Adenosine is a potent regulator of brain function. Accumulation of adenosine activates the adenosine receptor A2A-R, which modulates neuronal activity. Expression of A2A-R is high in certain types of neurons, but low in astrocytes. We found that expression of A2A-R is abnormally high in astrocytes in patients with Alzheimer's disease (AD) and in an AD mouse model. A2A-R levels in postmortem human brains strongly correlated with the levels of AD pathology. Based on these unexpected results, we hypothesize that astrocytic A2A-R is involved in AD pathogenesis. To test our hypothesis, we will examine AD-related cognitive dysfunction in mice after manipulating astrocytic A2A-R expression levels. We will also investigate the mechanisms by which astrocytic A2A-R may influence neuronal function. A2A-R signals through the intracellular Gs-coupled pathway and has been implicated in retraction of astrocytic processes, which are lost in postmortem AD brain and AD mouse models. Indeed, both adenosine and activators of Gs-coupled signaling induce process retraction in cultured astrocytes. Notably, astrocyte retraction is linked to changes in neuronal function. However, few studies have addressed the causes of astrocytic retraction or its possible role in AD-related neuronal dysfunction. We will determine whether Gs-coupled signaling by A2A-R triggers retraction in astrocytes and alters neuronal activity. In summary, we propose to examine whether elevated levels of A2A-R, through intracellular Gs-coupled signaling, induce aberrant astrocytic retraction and contribute to AD-related neuronal dysfunction. Investigating this novel astrocyte-neuron interaction may uncover new roles for astrocytes and adenosine receptors in AD and offer new therapeutic targets for alleviating AD-related cognitive decline. These studies may also reveal a novel mechanism by which astrocytes regulate neuronal activity and contribute to normal brain function. The proposed aims and experimental approaches are driven by the working hypothesis that adenosine activates astrocytic A2A-R and leads to Gs-coupled intracellular signaling, which induces morphological changes in astrocytes and downstream changes in neuronal activity. Diverse techniques will be used to test this working hypothesis, including behavioral assessment in mice, live time-lapse confocal imaging, and electrophysiology. Alternative strategies are outlined to ensure success in the event of technical difficulties with particularly challenging experiments. The proposed research promises to enhance our understanding of normal brain function and may pave the path towards an effective strategy for the prevention or treatment of AD. The research plan will also provide a rigorous scientific training opportunity for the candidate in the fields of neurodegeneration and glial-neuronal interactions.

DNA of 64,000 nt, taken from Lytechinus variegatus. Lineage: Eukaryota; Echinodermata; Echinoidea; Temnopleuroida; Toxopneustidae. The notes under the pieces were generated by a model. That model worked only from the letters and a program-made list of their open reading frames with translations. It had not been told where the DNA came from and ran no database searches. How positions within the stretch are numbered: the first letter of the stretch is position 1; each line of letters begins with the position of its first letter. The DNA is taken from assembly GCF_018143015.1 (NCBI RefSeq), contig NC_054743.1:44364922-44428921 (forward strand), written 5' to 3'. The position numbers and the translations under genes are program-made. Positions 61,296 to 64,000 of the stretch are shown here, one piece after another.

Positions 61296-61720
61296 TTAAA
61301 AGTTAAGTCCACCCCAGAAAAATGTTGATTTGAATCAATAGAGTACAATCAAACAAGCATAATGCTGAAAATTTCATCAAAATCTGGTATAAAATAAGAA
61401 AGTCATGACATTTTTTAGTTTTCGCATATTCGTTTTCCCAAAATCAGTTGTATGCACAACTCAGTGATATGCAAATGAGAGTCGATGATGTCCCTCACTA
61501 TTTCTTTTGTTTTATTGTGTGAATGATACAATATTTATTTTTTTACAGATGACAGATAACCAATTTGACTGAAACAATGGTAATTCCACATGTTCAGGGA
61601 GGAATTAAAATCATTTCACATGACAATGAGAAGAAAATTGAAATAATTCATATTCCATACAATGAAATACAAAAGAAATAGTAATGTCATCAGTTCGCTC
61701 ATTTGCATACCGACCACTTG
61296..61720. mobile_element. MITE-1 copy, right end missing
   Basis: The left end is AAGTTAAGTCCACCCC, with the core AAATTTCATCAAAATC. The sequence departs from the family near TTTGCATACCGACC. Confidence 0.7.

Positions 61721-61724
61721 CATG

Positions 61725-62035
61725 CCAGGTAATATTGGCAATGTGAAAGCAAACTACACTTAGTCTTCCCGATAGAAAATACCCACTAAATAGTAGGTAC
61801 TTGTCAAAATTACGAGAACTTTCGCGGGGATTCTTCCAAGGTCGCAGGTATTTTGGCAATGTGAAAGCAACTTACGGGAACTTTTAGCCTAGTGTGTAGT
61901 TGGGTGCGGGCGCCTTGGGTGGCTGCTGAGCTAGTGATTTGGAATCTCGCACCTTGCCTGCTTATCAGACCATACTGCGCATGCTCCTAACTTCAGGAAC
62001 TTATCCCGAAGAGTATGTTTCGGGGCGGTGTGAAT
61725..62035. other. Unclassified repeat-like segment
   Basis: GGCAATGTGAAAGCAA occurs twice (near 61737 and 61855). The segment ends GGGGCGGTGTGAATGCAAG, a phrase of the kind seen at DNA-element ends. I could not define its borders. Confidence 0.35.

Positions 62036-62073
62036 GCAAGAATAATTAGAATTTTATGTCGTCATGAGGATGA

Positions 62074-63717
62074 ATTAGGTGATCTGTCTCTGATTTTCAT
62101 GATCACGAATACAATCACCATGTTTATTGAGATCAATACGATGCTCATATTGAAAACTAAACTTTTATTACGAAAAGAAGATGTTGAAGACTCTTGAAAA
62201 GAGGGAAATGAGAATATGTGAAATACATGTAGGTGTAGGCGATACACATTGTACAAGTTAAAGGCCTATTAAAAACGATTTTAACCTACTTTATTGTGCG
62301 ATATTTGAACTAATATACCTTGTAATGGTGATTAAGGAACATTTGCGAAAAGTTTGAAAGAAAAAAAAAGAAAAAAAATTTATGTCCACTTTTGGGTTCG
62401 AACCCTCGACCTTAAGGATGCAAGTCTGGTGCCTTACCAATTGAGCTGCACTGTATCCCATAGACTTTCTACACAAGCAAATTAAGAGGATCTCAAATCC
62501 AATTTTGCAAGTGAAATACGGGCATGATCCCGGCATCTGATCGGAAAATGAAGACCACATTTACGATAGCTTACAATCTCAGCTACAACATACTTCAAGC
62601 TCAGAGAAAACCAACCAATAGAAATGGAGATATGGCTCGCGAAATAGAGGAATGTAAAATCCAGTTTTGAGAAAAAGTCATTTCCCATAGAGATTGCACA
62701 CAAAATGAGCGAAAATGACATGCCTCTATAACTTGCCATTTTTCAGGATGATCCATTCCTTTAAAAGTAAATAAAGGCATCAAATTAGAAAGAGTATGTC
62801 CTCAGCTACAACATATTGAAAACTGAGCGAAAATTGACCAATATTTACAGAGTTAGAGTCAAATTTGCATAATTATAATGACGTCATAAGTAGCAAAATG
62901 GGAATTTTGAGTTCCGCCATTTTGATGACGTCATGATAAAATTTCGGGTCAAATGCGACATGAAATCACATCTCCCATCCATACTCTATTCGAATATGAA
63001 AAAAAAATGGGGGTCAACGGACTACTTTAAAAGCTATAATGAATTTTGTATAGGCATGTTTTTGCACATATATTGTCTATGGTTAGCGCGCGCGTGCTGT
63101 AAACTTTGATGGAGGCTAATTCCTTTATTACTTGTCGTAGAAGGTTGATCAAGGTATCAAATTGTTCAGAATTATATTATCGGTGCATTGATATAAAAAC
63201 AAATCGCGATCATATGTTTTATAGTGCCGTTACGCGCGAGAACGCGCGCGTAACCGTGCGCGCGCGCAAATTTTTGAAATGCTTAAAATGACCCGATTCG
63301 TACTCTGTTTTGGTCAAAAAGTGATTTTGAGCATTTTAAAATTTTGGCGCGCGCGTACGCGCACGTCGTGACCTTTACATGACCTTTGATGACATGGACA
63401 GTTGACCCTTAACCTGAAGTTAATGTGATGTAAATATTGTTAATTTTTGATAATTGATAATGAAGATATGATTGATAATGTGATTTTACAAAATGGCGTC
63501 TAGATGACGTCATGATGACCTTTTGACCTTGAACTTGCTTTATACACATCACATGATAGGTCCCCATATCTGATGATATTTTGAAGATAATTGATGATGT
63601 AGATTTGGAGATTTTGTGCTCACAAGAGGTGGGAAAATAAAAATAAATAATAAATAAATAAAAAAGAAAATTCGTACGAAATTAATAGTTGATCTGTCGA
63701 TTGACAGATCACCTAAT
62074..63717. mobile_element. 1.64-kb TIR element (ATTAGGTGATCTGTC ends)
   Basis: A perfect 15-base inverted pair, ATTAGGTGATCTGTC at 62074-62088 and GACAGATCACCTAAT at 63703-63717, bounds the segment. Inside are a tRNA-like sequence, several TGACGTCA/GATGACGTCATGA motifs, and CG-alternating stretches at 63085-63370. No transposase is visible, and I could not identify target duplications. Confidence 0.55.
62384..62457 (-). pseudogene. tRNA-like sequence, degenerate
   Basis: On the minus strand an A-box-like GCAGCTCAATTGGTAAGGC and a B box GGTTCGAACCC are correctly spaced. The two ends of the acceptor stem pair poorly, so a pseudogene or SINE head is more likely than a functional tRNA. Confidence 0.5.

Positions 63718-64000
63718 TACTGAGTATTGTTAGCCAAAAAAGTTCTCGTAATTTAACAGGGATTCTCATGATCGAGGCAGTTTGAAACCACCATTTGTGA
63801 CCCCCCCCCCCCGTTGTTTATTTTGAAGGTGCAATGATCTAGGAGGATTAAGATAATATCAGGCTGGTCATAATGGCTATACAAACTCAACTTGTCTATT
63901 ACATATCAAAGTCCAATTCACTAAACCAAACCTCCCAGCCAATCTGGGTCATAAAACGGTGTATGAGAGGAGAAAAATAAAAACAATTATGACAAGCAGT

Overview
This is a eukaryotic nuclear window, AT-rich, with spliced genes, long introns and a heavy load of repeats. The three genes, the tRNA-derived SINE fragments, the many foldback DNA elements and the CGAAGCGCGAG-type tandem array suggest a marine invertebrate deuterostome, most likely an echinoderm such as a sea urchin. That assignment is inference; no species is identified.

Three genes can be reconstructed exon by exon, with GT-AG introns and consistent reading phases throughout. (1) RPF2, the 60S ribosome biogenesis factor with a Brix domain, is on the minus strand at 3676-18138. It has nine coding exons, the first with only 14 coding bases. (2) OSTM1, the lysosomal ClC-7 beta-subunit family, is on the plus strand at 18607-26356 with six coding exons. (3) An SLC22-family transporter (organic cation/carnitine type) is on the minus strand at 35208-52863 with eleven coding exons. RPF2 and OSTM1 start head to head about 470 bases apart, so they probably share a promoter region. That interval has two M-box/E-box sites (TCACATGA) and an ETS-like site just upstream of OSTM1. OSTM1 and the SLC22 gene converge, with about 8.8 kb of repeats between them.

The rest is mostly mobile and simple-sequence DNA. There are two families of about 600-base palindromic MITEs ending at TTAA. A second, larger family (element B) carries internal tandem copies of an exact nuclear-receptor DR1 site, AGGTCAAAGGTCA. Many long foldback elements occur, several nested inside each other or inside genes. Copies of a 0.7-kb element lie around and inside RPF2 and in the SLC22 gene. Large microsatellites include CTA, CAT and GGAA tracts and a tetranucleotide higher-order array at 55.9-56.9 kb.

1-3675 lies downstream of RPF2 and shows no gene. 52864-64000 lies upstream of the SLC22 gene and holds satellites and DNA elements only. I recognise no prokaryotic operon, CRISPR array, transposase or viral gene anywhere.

Public Health Relevance

The research project will examine how astrocytes-the non-neuronal cells of the brain-are influenced by adenosine and whether adenosine, by affecting astrocytic function, regulates normal brain activity and cognitive decline in a mouse model of Alzheimer's disease. This research project promises to reveal new information about normal brain function and the possible causes of abnormal brain function in a prevalent neurological disease.

National Institute of Health (NIH)
National Institute on Aging (NIA)
Postdoctoral Individual National Research Service Award (F32)
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Special Emphasis Panel (ZRG1-F01-L (20))
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Petanceska, Suzana
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J. David Gladstone Institutes
San Francisco
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Orr, Anna G; Hsiao, Edward C; Wang, Max M et al. (2015) Astrocytic adenosine receptor A2A and Gs-coupled signaling regulate memory. Nat Neurosci 18:423-34